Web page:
Cell-based therapy to reduce mortality from COVID-19: Systematic review and meta-analysis of human studies on acute respiratory distress syndrome.

Journal Article (Journal Article;Systematic Review)

Severe cases of COVID-19 infection, often leading to death, have been associated with variants of acute respiratory distress syndrome (ARDS). Cell therapy with mesenchymal stromal cells (MSCs) is a potential treatment for COVID-19 ARDS based on preclinical and clinical studies supporting the concept that MSCs modulate the inflammatory and remodeling processes and restore alveolo-capillary barriers. The authors performed a systematic literature review and random-effects meta-analysis to determine the potential value of MSC therapy for treating COVID-19-infected patients with ARDS. Publications in all languages from 1990 to March 31, 2020 were reviewed, yielding 2691 studies, of which nine were included. MSCs were intravenously or intratracheally administered in 117 participants, who were followed for 14 days to 5 years. All MSCs were allogeneic from bone marrow, umbilical cord, menstrual blood, adipose tissue, or unreported sources. Combined mortality showed a favorable trend but did not reach statistical significance. No related serious adverse events were reported and mild adverse events resolved spontaneously. A trend was found of improved radiographic findings, pulmonary function (lung compliance, tidal volumes, PaO2 /FiO2 ratio, alveolo-capillary injury), and inflammatory biomarker levels. No comparisons were made between MSCs of different sources.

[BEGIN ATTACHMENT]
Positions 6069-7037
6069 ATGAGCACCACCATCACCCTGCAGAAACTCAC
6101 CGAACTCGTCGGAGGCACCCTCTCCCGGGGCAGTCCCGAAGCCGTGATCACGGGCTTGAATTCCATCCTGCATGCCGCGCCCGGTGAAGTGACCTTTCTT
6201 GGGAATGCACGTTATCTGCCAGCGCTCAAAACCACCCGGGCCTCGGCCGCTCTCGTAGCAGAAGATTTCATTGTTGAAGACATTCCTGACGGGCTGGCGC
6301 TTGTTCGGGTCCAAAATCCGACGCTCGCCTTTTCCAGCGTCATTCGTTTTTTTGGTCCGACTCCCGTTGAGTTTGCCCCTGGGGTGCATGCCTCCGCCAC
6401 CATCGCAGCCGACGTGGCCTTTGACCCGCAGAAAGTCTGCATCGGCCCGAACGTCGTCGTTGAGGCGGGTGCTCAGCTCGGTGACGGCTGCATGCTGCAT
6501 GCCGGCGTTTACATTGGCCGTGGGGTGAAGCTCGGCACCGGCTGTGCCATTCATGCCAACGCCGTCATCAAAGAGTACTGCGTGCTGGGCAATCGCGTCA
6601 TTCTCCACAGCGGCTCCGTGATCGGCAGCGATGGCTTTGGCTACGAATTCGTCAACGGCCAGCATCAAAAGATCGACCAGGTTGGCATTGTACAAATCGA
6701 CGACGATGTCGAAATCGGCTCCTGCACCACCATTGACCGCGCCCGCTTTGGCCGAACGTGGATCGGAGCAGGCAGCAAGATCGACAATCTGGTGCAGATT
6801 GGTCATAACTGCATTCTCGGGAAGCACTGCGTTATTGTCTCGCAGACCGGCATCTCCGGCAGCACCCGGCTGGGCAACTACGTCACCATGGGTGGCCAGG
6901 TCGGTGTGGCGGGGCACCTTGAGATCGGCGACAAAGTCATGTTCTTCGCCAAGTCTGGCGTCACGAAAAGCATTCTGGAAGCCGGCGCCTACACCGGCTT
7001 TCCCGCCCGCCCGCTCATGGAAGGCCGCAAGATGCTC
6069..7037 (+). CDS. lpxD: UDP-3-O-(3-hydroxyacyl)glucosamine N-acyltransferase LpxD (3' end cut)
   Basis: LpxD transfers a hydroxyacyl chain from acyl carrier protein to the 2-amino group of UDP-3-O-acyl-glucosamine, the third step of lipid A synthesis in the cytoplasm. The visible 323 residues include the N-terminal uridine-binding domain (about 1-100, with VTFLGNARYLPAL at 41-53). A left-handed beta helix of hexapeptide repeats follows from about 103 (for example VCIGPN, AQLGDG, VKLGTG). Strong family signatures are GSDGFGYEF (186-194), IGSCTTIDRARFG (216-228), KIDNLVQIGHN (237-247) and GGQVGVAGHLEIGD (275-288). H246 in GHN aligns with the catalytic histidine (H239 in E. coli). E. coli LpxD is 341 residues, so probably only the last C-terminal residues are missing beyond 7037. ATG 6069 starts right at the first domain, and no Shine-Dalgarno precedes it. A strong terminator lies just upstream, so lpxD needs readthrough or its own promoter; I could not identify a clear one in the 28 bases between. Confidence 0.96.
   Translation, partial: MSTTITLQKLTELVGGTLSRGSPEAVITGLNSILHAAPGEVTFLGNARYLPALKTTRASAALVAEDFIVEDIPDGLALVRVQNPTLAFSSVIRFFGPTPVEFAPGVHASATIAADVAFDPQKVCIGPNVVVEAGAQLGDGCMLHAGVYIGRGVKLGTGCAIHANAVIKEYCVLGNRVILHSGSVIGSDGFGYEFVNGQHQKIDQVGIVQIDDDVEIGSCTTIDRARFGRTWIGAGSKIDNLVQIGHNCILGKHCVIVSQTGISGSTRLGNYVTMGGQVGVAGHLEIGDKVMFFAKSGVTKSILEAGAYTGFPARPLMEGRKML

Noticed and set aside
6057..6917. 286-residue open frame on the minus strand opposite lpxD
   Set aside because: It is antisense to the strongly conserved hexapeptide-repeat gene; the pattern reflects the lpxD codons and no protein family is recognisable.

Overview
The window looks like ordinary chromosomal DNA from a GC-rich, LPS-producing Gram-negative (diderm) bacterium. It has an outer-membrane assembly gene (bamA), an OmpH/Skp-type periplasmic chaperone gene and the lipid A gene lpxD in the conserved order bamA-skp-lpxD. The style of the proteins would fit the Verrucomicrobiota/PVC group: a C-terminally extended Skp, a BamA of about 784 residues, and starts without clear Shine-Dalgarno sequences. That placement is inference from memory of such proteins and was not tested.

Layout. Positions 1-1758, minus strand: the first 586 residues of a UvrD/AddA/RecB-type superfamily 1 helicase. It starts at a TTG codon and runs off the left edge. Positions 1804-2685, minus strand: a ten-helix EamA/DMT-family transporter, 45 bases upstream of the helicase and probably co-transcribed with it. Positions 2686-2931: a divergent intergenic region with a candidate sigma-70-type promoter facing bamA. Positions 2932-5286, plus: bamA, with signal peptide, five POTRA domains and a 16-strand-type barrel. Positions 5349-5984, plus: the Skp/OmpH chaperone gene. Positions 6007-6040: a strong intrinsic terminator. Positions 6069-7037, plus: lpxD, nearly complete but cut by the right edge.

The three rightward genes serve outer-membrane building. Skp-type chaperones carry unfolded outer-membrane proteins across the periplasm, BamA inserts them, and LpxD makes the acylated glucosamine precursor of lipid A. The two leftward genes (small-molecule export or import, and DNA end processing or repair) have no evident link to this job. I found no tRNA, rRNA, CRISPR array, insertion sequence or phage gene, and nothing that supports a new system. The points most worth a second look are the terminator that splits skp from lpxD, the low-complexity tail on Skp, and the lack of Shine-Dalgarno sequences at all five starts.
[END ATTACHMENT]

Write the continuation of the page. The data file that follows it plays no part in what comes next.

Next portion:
Full Text

Duke Authors

Cited Authors

  • Qu, W; Wang, Z; Hare, JM; Bu, G; Mallea, JM; Pascual, JM; Caplan, AI; Kurtzberg, J; Zubair, AC; Kubrova, E; Engelberg-Cook, E; Nayfeh, T; Shah, VP; Hill, JC; Wolf, ME; Prokop, LJ; Murad, MH; Sanfilippo, FP

Published Date

  • September 2020

Published In

Volume / Issue

  • 9 / 9

Start / End Page

  • 1007 - 1022

PubMed ID

  • 32472653

Pubmed Central ID

  • PMC7300743

Electronic International Standard Serial Number (EISSN)

  • 2157-6580

Digital Object Identifier (DOI)

  • 10.1002/sctm.20-0146


  • eng

Conference Location

  • England